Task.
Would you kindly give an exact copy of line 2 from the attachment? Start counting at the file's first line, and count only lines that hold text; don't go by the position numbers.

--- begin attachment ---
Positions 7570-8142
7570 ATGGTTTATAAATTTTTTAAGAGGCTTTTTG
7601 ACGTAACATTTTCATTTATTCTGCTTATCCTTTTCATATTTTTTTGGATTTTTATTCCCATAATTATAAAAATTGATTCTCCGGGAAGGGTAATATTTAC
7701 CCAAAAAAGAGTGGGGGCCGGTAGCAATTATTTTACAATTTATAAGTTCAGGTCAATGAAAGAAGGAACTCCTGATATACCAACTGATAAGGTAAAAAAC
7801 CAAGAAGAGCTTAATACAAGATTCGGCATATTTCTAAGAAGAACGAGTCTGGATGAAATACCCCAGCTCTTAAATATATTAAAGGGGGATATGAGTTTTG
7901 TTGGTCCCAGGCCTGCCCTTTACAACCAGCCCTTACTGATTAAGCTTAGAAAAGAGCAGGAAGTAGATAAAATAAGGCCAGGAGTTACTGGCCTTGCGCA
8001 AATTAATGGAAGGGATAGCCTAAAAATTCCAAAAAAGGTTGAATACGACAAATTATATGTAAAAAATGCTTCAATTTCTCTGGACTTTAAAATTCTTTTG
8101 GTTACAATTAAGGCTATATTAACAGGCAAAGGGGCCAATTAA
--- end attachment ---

7570 ATGGTTTATAAATTTTTTAAGAGGCTTTTTG